Ali MK, Alam MN, Islam MS, Islam MK, Baree MA (2008). Effects of cow dung at different levels of phosphorus on growth, yield and quality seed production of onion. Research Journal of Agriculture and Biological Sciences 4(1):86-93.

 
 

Aliyu U, Magaji MD, Singh A, Mohammed SG (2007). Growth and yield of onion (Allium cepa L.) as influenced by nitrogen and phosphorus levels. International Journal of Agricultural Research 2:937-944.
Crossref

 
 

Anisuzzaman M, Ashrafuzzaman M, Ismail MR, Uddin MK, Rahim MA (2009). Planting time and mulching effect on onion development and seed production. African Journal of Biotechnology 8(3):412-416.

 
 

Bahadur MM, Ashrafuzzaman M, Chowdhury MF,Mazumder DN (2002). Response of chickpea (Cicer arietinum) varieties to different levels of phosphorus. Crop Research Hisar 23(2):293-299.

 
 

Bahadur A, Singh R (2005). Influence of seedling age on bulb production of Rabi onion. Annals of Agricultural Research 26 (1):147-148.

 
 

Bhonde SR, Chougule AB, Singh NB (2001). Studies on the effect of age of seedlings and date of harvesting on yield and quality of onion during late kharif season. N.H.R.D.F., News-Letter 21(1):27-30.

 
 

Bijarniya NK, Jat ML, Patel BK, Bana ML (2015). Effect of age of seedling and dates of transplanting on growth, yield andquality of onion (Allium cepa L.) in Rabiat Sardarkrushinagar Dantiwada Agricultural University, North Gujasrat. Journal of Rural and Agricultural Research 15(2):38-42.

 
 

Brady NC, Weil RR (2002). The nature and properties of soils.13th (ed.), Pearson Education Asia. Delhi, India P 960.

 
 

Brewester JL (1987). The effect of temperature on the rate of sprout growth and development within stored onion bulbs. Annual Applied Biology 111:463-465.
Crossref

 
 

Brewster JL (1994). Onions and other vegetable alliums. CAB International, Wallingford, UK. 236 p.

 
 

International Maize and wheat improvement center (CIMMYT) (1988). From agronomic data to farmer recommendations: An economics training manual. Completely revised edition. Mexico. D.F. pp. 19-33.

 
 

Central Statistical Agency (CSA) (2013). Agricultural sample survey volume I statistical Bulletin 532 May 2013, Addis Ababa, Ethiopia.

 
 

Decoteau (2000). Vegetable crops. The Pennsylvania State University. P 325.

 
 

Deepika C (2013). Studies on effect of seedling age and transplant density on growth, yield and quality of Rabi onion, at Chhattisgarh plains. 

View

 
 

Dewis J, Freitas P (1975). Physical and chemical methods of soil and tissue analysis. FAO, Rome.

 
 

Ethiopia Agricultural Research Organization (EARO) (2004). Directory of released crop varieties and their recommended cultural practices.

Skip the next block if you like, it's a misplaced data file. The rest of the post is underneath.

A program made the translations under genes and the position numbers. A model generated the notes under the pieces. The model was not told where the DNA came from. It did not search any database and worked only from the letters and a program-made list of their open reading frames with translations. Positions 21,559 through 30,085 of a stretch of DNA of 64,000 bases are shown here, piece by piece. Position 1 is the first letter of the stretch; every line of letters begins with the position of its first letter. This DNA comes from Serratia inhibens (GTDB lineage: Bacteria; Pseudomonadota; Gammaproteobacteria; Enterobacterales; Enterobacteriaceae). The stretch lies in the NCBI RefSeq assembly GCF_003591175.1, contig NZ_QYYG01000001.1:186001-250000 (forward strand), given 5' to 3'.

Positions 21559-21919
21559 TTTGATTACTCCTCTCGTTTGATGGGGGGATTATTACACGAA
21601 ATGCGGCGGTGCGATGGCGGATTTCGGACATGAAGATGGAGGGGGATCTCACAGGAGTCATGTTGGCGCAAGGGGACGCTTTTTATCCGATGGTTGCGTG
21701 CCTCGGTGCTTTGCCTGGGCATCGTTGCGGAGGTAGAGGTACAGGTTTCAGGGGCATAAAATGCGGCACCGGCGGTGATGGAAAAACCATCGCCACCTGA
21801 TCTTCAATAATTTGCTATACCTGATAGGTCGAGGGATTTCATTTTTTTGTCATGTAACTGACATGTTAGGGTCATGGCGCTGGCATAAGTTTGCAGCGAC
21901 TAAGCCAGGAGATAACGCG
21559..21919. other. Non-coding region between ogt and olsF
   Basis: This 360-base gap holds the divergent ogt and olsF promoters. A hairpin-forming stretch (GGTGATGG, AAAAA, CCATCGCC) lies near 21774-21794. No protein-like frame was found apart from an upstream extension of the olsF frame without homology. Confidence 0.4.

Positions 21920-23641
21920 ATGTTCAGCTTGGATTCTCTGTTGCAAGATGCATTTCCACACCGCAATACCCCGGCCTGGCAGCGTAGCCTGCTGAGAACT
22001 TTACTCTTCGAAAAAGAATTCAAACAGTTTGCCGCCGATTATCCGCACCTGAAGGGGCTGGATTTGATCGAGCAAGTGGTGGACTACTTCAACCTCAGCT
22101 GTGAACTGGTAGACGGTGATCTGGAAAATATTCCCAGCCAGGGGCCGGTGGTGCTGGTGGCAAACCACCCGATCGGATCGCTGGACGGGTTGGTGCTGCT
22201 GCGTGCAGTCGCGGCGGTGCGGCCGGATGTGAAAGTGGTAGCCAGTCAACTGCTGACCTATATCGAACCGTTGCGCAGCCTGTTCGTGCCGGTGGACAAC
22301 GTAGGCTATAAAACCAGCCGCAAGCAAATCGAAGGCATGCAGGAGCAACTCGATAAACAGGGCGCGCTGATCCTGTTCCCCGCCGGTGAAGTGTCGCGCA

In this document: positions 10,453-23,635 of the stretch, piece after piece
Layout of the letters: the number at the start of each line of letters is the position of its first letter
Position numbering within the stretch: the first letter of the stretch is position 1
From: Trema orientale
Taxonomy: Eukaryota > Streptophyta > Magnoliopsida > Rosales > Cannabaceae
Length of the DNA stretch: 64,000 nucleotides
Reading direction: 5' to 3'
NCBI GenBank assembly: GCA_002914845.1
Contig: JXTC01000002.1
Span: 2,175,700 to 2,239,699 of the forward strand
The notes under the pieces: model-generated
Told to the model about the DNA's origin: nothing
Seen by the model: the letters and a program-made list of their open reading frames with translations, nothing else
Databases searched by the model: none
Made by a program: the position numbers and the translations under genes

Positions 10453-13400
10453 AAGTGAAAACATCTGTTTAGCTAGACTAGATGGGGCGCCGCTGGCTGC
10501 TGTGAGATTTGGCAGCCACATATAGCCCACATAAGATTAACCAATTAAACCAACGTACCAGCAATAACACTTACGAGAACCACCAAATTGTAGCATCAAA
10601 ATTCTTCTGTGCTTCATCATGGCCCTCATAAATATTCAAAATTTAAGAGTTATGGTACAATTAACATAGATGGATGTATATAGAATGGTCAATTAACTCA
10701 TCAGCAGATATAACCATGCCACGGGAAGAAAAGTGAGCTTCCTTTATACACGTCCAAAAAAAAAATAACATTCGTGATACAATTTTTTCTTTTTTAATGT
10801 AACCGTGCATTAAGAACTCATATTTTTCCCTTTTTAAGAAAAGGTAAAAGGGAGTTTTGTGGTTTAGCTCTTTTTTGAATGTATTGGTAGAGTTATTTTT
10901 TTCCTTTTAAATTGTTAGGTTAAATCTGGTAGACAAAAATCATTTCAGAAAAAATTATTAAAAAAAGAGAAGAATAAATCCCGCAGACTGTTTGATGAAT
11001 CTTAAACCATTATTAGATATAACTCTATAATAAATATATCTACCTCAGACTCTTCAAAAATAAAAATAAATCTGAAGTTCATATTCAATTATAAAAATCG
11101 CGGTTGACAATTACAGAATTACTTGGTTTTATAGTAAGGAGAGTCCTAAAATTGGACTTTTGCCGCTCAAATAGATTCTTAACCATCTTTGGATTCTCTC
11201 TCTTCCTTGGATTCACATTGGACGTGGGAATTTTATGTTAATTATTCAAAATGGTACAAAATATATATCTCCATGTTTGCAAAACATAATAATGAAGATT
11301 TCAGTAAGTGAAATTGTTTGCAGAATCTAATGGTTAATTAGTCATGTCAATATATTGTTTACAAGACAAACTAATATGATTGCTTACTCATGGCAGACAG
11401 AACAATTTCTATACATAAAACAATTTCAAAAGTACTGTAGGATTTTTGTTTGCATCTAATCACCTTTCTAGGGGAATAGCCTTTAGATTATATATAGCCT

Fageria NK (2003). Plant tissue test for determination of optimum concentration and uptake of nitrogen at different growth stages in lowland rice. Commune. Soil Science Plant Analysis 34:259-270.
Crossref

 
 

Food and Agriculture Organization (FAO) (1998). Developing seed security strategies and programs for food security in developing countries. In Proceeding of the International Work Shop on Seed Security for Food Security, 30 November to December 1997.

 
 

Food and Agriculture Organization (FAO) (2011).Crop production. Available at: 

View

 
 

Fatma A, Rizk AM, Shaheen EH, Abd El-Samad, Omaima MS (2012). Effect of different nitrogen plus phosphorus and sulphur fertilizer levels on growth,yield and quality of onion (Allium cepa L.) Dokki, Egypt. Journal of Applied Sciences Research 8(7):3353-3361.

 
 

Fekadu M, Dandena G (2006). Review of the status of vegetable crops production and marketing in Ethiopia. Uganda Journals of Agricultural Sciences 12(2):26-30.

 
 

Getachew A (2014). Effect of plant spacing and NP fertilizer levels on growth, seed yield and seed quality of onion (Allium cepaL.) at Shewa Robit, M.Sc Thesis presented to Haramaya University, Northern Ethiopia P 29.

 
 

Griffiths G, Trueman L, Crowther T, Thomas B, Smith B (2002). Onions a global benefit to health. Phytotherapy Research 16:603-615.
Crossref

 
 

Jackson MC (1975). Soil chemical analysis. Prentice Hall, Inc. Englewood Cliffs, NJ.

 
 

Jawar A, Abdurrab, Haji M, Muhammad A, Anwar R, Abdul S, bid K, Junaid K, Abbas J, Hamid K (2016). Effect of sowing dates and phosphorus levels on growth and bulb production of onion. Pure and Applied Biology 5(3):406-417.